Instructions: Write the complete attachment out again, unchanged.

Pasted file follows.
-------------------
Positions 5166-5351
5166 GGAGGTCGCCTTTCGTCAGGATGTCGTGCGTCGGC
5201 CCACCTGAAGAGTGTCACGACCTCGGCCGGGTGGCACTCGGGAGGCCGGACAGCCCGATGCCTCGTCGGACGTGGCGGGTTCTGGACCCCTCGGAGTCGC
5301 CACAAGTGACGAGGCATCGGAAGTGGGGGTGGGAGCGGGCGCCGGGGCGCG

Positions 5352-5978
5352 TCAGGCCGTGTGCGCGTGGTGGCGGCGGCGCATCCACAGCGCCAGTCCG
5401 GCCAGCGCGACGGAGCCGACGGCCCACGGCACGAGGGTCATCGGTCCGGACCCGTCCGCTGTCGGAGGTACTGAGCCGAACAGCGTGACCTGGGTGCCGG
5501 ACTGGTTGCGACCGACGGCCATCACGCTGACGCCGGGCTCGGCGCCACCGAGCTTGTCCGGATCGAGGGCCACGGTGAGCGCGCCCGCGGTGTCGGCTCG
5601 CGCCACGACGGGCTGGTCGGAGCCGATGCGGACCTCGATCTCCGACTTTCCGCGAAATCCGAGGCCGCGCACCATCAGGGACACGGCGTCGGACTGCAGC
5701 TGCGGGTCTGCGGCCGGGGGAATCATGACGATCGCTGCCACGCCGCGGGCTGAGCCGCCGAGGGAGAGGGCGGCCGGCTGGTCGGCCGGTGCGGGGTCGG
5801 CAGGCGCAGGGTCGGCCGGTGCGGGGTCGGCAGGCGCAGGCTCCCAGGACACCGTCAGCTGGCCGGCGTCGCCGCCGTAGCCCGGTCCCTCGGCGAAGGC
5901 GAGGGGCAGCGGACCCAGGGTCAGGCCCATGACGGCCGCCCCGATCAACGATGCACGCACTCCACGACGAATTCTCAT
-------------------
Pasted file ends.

Positions 5166-5351
5166 GGAGGTCGCCTTTCGTCAGGATGTCGTGCGTCGGC
5201 CCACCTGAAGAGTGTCACGACCTCGGCCGGGTGGCACTCGGGAGGCCGGACAGCCCGATGCCTCGTCGGACGTGGCGGGTTCTGGACCCCTCGGAGTCGC
5301 CACAAGTGACGAGGCATCGGAAGTGGGGGTGGGAGCGGGCGCCGGGGCGCG

Positions 5352-5978
5352 TCAGGCCGTGTGCGCGTGGTGGCGGCGGCGCATCCACAGCGCCAGTCCG
5401 GCCAGCGCGACGGAGCCGACGGCCCACGGCACGAGGGTCATCGGTCCGGACCCGTCCGCTGTCGGAGGTACTGAGCCGAACAGCGTGACCTGGGTGCCGG
5501 ACTGGTTGCGACCGACGGCCATCACGCTGACGCCGGGCTCGGCGCCACCGAGCTTGTCCGGATCGAGGGCCACGGTGAGCGCGCCCGCGGTGTCGGCTCG
5601 CGCCACGACGGGCTGGTCGGAGCCGATGCGGACCTCGATCTCCGACTTTCCGCGAAATCCGAGGCCGCGCACCATCAGGGACACGGCGTCGGACTGCAGC
5701 TGCGGGTCTGCGGCCGGGGGAATCATGACGATCGCTGCCACGCCGCGGGCTGAGCCGCCGAGGGAGAGGGCGGCCGGCTGGTCGGCCGGTGCGGGGTCGG
5801 CAGGCGCAGGGTCGGCCGGTGCGGGGTCGGCAGGCGCAGGCTCCCAGGACACCGTCAGCTGGCCGGCGTCGCCGCCGTAGCCCGGTCCCTCGGCGAAGGC
5901 GAGGGGCAGCGGACCCAGGGTCAGGCCCATGACGGCCGCCCCGATCAACGATGCACGCACTCCACGACGAATTCTCAT